Cut business taxes, encourage entrepreneurs and business investment, create jobs and wealth, increase the tax take and hey presto a recovery!

If only it were really that simple!  I am a glass half full kind of guy, one who believes that the good will eventually rise to the top.  However I am concerned that there is the very real risk of a “jobless” recovery, or at least another 12 months before we will see any semblance of growth in the jobs market. Despite marginally improving economic conditions, in my experience employers are incredibly cautious about making external hiring decisions, preferring to look at the internal resource first. I suspect that as conditions improve we will see the inevitable rise in temporary and interim opportunities are employers remain reluctant to commit to permanent hires.

I am also concerned that whilst corporates show some signs of a return to stability, SME’s, the lifeblood of the economy, are still finding credit conditions such that it is virtually impossible to secure funding for growth. We also have the looming spectre of HMRC calling in the billions of pounds outstanding in PAYE and VAT under time to pay arrangements. This has proved a lifeline for many, plugging the funding gap that banks traditionally would have funded. However for some businesses this scheme has delayed the inevitable and I am concerned we will have a swathe of insolvency in the first quarter of next year as HMRC turns up the heat to improve cash in the public purse.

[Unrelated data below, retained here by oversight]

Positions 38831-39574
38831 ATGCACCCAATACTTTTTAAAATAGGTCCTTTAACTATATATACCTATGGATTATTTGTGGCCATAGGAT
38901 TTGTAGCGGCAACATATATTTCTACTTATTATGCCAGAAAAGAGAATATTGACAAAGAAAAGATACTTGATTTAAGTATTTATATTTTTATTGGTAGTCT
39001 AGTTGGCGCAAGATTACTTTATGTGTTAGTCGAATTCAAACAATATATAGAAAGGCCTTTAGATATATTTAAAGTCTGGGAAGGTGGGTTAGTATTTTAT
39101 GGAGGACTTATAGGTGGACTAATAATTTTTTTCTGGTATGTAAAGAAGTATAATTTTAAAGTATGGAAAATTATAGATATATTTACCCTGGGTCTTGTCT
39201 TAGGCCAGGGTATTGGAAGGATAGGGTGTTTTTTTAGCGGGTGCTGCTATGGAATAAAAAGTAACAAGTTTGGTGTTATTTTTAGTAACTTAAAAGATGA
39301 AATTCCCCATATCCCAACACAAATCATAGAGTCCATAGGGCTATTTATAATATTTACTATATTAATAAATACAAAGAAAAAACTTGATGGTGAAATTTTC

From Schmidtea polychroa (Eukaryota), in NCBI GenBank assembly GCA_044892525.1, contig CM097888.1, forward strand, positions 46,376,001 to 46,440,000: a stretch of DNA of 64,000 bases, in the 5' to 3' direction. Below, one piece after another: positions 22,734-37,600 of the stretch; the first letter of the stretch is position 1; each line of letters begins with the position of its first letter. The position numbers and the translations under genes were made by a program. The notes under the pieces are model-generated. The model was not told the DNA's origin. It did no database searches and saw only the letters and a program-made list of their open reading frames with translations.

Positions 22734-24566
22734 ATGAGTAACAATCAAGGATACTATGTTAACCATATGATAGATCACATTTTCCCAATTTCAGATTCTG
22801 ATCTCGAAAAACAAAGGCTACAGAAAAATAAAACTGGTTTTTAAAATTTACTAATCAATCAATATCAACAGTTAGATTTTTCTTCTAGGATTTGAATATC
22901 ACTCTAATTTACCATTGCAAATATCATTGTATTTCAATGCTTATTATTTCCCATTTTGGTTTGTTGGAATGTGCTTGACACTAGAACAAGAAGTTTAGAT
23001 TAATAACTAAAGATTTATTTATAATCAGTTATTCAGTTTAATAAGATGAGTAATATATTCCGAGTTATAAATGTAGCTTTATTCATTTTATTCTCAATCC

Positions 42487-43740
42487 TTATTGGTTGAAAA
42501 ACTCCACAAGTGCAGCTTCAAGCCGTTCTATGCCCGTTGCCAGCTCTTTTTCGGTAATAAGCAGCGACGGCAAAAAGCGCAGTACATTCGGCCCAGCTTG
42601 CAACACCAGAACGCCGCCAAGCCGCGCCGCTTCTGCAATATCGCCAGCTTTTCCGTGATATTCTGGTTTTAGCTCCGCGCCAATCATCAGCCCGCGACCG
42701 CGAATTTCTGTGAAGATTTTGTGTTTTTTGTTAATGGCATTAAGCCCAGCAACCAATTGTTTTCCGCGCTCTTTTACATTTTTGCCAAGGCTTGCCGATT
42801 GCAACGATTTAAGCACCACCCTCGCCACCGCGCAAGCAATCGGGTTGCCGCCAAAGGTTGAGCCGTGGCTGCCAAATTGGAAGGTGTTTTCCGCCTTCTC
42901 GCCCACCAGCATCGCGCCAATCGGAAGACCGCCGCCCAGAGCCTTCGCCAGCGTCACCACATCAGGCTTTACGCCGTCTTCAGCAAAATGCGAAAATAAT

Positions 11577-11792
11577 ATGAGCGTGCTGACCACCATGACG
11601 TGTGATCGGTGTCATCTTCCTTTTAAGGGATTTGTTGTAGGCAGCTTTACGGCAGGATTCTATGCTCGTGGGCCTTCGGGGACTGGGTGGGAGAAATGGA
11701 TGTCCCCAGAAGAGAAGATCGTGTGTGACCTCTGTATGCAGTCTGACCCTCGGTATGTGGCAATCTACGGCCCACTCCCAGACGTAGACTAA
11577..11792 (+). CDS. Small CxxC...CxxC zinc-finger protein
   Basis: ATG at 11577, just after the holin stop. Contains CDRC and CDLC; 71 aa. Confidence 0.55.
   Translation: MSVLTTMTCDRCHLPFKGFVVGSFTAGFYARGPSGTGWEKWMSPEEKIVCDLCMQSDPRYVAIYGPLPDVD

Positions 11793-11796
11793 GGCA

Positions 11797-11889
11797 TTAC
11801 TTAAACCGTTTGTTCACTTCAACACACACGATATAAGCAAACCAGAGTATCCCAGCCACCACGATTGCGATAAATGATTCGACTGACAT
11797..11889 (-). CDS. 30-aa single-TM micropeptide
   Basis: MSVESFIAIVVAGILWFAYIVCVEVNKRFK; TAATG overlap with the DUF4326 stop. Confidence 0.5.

We also have a government, regardless of political persuasion, that must make cuts in the overbloated public sector whilst minimising the impact on front line services.  This I am afraid will clearly impact on jobs.  In order that we have a robust recovery, we must invest in education and innovation and reduce business taxation and the regulatory burden on businesses.

Research proves that cutting business taxes to encourage entrepreneurship and investment creates wealth through creating jobs.  This of course increases the amount of tax going back in to the public purse and as a result investment in public services.  All of which are critical to ensure we drive down unemployment, get great people back in the workplace and give the economy a robust platform for future growth.  This needs to happen fast.  On reflection, it really does seem that simple!


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